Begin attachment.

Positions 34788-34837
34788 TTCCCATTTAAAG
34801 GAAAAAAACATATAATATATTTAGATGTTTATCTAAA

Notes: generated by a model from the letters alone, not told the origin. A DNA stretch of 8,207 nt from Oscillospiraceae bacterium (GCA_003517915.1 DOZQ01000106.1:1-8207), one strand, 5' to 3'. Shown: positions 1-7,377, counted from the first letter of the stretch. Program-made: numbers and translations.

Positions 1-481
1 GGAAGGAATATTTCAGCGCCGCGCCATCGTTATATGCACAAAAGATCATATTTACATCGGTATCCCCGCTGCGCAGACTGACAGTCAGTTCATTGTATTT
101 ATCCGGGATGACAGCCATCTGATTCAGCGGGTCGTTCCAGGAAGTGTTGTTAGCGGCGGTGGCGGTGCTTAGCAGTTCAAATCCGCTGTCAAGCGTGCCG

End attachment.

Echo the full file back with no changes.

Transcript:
Positions 34788-34837
34788 TTCCCATTTAAAG
34801 GAAAAAAACATATAATATATTTAGATGTTTATCTAAA

Notes: generated by a model from the letters alone, not told the origin. A DNA stretch of 8,207 nt from Oscillospiraceae bacterium (GCA_003517915.1 DOZQ01000106.1:1-8207), one strand, 5' to 3'. Shown: positions 1-7,377, counted from the first letter of the stretch. Program-made: numbers and translations.

Positions 1-481
1 GGAAGGAATATTTCAGCGCCGCGCCATCGTTATATGCACAAAAGATCATATTTACATCGGTATCCCCGCTGCGCAGACTGACAGTCAGTTCATTGTATTT
101 ATCCGGGATGACAGCCATCTGATTCAGCGGGTCGTTCCAGGAAGTGTTGTTAGCGGCGGTGGCGGTGCTTAGCAGTTCAAATCCGCTGTCAAGCGTGCCG